KAMPALA, 13 November 2012 (PlusNews) - Uganda's parliament will, before Christmas, pass a highly controversial bill which seeks more stringent punishments for people engaging in homosexual acts and those perceived to be "promoting" homosexuality, says the speaker of the house.
The nightclub is heaving, sweaty and loud, pulsating with blinding blue and white lights, and packed with drunken dancers. At the bar, the young sons of Burma's elite are buying bottles of Jack Daniel's and Johnnie Walker with thick wads of dirty kyat notes. But inside the double doors and through the dark fog of the smoke machine, a cultural transformation is taking place on the dance floor. Clubbers are grinding up against each other – girls on girls, boys on boys – singing along to American hip-hop blaring out of the giant speakers in the corner.
In a country that still criminalises homosexual activity – a legacy from when the British once ruled this country of 50 million – such sights have long been kept out of view. But as Burma slowly opens up, many of its lesbian, gay, bisexual and transgender (LGBT) population are hoping they will no longer have to stay in the shadows.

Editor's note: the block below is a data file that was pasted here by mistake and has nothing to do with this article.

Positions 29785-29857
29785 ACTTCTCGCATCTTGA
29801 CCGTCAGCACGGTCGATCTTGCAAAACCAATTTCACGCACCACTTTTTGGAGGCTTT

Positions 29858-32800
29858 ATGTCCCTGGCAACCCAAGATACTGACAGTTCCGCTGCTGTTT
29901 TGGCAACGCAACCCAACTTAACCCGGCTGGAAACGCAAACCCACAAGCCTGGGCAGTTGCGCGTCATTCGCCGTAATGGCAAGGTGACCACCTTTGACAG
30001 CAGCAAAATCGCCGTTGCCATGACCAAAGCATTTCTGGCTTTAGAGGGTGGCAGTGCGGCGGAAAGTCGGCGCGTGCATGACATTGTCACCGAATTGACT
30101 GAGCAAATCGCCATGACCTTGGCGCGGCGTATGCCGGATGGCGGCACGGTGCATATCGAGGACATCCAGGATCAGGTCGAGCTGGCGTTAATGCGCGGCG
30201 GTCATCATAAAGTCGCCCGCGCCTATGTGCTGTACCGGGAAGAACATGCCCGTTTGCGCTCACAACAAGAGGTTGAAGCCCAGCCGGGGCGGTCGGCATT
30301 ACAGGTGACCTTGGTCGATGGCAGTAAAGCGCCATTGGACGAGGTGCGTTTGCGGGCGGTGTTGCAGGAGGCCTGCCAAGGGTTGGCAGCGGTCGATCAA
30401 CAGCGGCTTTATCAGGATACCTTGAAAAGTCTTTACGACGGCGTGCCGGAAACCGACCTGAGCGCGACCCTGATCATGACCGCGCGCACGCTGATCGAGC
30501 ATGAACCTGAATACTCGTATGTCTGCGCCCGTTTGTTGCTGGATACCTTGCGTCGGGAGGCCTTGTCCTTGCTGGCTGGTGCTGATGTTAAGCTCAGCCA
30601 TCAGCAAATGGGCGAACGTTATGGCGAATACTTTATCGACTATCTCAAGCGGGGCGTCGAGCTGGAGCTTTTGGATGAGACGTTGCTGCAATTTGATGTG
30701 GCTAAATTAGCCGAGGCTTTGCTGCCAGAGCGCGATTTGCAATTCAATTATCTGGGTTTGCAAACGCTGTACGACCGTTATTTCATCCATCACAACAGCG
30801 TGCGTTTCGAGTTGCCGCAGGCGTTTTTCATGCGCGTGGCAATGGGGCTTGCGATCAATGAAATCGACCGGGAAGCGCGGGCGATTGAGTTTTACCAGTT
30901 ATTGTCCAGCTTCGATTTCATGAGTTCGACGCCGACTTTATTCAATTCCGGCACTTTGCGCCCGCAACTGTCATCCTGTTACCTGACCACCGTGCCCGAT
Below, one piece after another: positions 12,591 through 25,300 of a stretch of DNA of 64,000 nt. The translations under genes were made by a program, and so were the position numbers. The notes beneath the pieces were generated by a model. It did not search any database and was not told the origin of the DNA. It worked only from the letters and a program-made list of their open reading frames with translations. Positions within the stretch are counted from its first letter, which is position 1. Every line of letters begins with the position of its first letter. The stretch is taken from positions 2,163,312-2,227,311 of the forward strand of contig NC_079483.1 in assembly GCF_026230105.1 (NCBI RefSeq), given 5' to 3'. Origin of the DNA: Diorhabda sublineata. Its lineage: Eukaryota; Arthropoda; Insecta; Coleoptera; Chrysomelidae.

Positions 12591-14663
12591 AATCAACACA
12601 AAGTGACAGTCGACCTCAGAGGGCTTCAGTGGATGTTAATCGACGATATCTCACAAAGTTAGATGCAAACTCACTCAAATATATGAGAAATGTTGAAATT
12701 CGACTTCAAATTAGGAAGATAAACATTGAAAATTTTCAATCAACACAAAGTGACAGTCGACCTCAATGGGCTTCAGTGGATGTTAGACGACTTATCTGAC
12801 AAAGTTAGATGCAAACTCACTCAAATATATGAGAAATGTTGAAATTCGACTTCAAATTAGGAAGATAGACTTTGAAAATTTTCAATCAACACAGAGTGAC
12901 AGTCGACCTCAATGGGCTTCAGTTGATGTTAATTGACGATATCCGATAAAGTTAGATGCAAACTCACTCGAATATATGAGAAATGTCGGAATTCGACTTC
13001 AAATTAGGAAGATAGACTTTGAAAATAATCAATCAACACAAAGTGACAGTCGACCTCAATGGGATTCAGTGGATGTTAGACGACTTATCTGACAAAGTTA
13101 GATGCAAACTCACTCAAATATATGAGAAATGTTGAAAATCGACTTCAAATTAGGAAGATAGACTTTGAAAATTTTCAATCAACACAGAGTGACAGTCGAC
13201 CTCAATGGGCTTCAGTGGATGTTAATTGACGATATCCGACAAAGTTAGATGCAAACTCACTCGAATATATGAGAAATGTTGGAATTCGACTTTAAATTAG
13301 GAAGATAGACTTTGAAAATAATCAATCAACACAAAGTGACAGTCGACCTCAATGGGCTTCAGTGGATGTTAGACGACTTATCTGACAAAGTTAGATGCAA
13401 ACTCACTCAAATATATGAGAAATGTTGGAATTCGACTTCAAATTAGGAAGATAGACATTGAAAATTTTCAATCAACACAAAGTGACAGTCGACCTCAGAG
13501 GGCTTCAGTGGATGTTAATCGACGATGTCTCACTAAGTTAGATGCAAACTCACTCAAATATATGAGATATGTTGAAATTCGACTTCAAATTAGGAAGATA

Adults who want sex-change surgery or hormone therapy in Argentina will be able to get it as part of their public or private health care plans under a gender rights law approved Wednesday. Senators approved the Gender Identity law by a vote of 55 to zero with one abstention and more than a dozen senators declaring themselves absent — the same margin that approved a "death with dignity" law earlier in the day.
Office of the United Nations High Commissioner for Human Rights
We, the international solidarity network Women Living Under Muslim Laws, the Coalition for Sexual and Bodily Rights in Muslim Societies, the Violence is Not Our Culture International Campaign and the Women Human Rights Defenders International Coalition, and the Women’s Global Network for Reproductive Rights are writing to express our appreciation for your support and leadership in hosting the upcoming panel at the UN Human Rights Council on Sexual Orientation and Gender Identity.